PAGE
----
I've enjoyed painting the chaos to order idea... I'll probably be in chaos for along time! Seems I'm finding freedom in expressing chaos. LOL
L.L. Barkat said…
Have you ever read A Profound Weakness: Christians and Kitsch? Well, or looked at it? (It's more picture than essay.) I think you'd appreciate it.

Also, do you know the work of Makoto Fujimura? He is an amazing Christian artist who does not shy away from hard topics, in his art and writing. I believe his blog is refractions.blogspot.com

I loved your line about the holy western Paul Bunyan. Quite amusing!
bubandpie said…
Those links are fantastic. I especially loved The Genesis Project.

When I clicked over to Thomas Cole, I realized that I used his paired paintings "Past" and "Present" in a class on The Sword in the Stone last month. I find that I need some kind of narrative hook in order to experience art - I don't have a very visual imagination, so I need that extra help.
Faith said…
I so agree with you on this one! (Especially with the books, though there are some exceptions; hadn't thought about art but that is so true, too.) I'm thinking about writing a novel or two ... I am all about grappling with the messiness of life from a Christian perspective! Just hope they would sell. ;)
Praying for your friend you told me about!
Thank you for your prayers and encouragement.
Kate, excellent post! I so agree. What's with the fluorescent Jesus? Good grief, we have reduced our Savior to a round bobble-head figure. I suppose it's easier to trivialize his teachings that way. We should be the most creative, having the Creator's spirit within us. More and more I stay out of the Christian bookstores because many are plastic gifts that miss the grit and joy God's plan. I could go on and on. Kate, I really appreciate your insight. Your posts keep getting better!
For anyone who is interested here are links for L.L.'s suggestions:

An example of Christians and Kitsch http://biblical-studies.ca/blog/2005/10/jesus-junk-and-christian-kitsch-volume.html

A book review on A Profound Weakness...http://www.christianity.ca/entertainment/books/2006/08.000.html

Makato Fujimura's blog. makatofujimura.blogspot.com I learned that World Magazine gave him the Daniel of the Year award this year.

Kate
Faith,

I think the fear of not selling is a big reason why real life Christian books don't make it to the market. Publishers have their eye on the bottom line.

Ann,

I'll probably be in chaos for along time! Seems I'm finding freedom in expressing chaos. I laughed with you when I read this. If I were an artist I think creating chaos would appeal to me too.

Kate
"holy western Paul Bunyan!" That just cracked me up! :) But you are so right.

He is the ultimate artist. Look at creation! It's incredible! Makes me want to encourage those Christian artists and authors who don't fit the "glow in the dark" mold so many Christians have settled for.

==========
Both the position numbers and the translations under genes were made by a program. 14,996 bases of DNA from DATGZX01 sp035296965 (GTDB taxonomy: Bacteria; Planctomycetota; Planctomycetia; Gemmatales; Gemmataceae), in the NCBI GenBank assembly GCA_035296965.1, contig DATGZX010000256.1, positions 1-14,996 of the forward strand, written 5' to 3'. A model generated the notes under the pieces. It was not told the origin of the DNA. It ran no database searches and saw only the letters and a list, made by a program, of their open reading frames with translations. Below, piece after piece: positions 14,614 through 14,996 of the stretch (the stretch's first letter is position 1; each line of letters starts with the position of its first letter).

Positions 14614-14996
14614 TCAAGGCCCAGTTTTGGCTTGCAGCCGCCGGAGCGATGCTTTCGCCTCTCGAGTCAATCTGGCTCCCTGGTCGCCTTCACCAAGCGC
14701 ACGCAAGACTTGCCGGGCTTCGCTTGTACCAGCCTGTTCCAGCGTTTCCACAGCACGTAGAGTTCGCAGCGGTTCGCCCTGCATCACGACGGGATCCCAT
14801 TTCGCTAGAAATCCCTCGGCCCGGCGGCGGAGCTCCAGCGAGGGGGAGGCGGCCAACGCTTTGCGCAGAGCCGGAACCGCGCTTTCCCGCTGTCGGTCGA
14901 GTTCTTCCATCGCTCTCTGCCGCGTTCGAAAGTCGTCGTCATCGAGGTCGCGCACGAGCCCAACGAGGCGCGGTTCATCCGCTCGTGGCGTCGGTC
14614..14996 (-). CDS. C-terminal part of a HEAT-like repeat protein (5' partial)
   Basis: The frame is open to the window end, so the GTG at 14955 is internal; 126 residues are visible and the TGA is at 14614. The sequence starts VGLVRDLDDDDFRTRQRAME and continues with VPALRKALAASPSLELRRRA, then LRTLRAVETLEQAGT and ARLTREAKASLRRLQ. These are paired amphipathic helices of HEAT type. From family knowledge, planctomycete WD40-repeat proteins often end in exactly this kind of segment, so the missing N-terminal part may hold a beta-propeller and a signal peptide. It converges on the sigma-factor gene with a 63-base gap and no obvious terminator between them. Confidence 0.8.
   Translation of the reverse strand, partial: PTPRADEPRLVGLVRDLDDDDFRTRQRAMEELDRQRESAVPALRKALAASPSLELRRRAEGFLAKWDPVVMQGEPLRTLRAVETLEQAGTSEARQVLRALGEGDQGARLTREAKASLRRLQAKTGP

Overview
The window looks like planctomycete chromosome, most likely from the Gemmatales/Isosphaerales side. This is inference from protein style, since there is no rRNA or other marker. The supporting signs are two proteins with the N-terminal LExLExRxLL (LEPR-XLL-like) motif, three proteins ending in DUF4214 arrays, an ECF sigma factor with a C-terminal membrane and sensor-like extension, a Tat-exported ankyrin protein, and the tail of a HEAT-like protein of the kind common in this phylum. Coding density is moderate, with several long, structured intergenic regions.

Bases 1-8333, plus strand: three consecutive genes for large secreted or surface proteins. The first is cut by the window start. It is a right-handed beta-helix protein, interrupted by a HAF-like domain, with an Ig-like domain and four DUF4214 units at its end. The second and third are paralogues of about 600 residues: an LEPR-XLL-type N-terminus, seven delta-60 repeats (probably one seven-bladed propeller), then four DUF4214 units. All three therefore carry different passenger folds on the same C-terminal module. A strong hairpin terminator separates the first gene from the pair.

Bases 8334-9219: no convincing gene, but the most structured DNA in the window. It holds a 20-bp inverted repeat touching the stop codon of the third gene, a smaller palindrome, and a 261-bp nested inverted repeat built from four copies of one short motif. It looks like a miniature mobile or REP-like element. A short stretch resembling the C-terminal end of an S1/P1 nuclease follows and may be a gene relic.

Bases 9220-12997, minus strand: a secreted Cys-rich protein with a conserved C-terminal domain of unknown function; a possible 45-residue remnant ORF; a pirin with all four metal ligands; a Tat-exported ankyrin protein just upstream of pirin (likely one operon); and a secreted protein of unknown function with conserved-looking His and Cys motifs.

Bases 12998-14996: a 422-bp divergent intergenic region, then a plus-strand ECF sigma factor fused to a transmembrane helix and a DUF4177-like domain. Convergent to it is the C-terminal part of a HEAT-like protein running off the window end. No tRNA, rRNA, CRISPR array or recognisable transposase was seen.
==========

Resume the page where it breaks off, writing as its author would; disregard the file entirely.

This is a great post.
Mary@notbefore7 said…
I am with you here. I feel like the Christian "circuit" has made so much progress with music, but the other forms of expression seem to be lacking at times in getting beyond the "bubble gum". (how we put it in this house) Thanks for the links - they were great visits.
Mary,

I agree with you about the music.

"Getting beyond the bubble gum." I think we'll appropriate that statement around here as well. Great way to put it.

Kate
lori said…
Kate,
As an art history teacher too, I agree wholeheartedly! It seems its everything Christian...ever watch a "Christian" movie? They are getting better as is music...there is SO much potential...maybe everyone is afraid! You inspired me, my next piece in art class will be an "imaginative," Christian piece...no glowing Jesus.
Thanks for the inspiration today!
Amy said…
Kate,
This post is so thought-provoking. And as Kathy already said, your writing gets better and better all the time! You need to start praying about a book!

I, too, loved the Paul Bunyan description. It's so true! I was reminded of the recent "makeover" that the Brawny paper towel guy had...he's even been made to look less rugged.

Our Jesus was a rugged man, living in rugged times, who at the same time exemplified tenderness and mercy. Wouldn't you love to see an artist's rendering of that?!!

Love you,
Amy
B&P

I was not familiar with Cole's Past and Present series. I just had a second to click over and view them. I can see how they would be useful for many applications. I'll be looking for an opportunity to illustrate a point with my children.